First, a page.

The smoke-shrouded scene in a lush Amazon rainforest underscores the enormity of the bushfires in the vast Brazilian jungle critical to the health of the planet. The rain has fallen lately, dousing major blazes. Some have burned themselves out. Still, smoke continues to billow from charred fields and scrub—mostly deforested areas, or land cleared for farming and livestock...
- The Amazon basin has the world’s largest rainforest—a unique ecosystem, the most biodiverse, it houses at least 10% of the known biodiversity on Earth, home to a million indigenous people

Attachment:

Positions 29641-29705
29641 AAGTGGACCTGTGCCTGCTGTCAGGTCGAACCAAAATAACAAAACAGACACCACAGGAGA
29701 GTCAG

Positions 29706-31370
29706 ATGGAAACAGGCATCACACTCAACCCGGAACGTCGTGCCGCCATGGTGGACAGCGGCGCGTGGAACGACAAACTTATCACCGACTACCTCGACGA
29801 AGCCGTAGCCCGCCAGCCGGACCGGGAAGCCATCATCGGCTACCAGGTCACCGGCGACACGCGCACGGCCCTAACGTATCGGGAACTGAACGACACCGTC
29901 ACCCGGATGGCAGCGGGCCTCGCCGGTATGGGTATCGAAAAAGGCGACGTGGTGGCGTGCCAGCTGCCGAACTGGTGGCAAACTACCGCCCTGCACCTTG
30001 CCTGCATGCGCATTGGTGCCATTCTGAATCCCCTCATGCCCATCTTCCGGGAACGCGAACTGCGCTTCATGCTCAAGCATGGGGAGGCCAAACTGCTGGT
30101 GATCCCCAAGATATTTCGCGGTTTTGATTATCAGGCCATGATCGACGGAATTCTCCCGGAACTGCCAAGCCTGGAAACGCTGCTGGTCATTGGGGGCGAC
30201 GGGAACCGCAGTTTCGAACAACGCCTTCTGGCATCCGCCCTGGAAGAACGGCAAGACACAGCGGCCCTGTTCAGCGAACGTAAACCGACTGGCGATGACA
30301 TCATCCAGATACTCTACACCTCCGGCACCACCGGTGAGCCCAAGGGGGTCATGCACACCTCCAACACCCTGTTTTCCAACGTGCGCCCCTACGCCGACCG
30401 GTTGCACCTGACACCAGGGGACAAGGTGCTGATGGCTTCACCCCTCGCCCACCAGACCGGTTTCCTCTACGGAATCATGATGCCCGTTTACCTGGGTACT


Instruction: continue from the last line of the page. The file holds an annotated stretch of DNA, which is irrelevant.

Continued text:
- Spread over 1.4 billion acres
- 60% of the forest is in Brazil; the rest in Bolivia, Peru, Ecuador, Colombia, Venezuela, Guyana, Suriname and French Guiana
- The Amazon forest produces 20% of the world’s oxygen, according to some experts. But most scientists say the actual figure is probably below 6%.
- Still, it is an important carbon sink that counteracts climate change. In a normal year, the Amazon rainforest...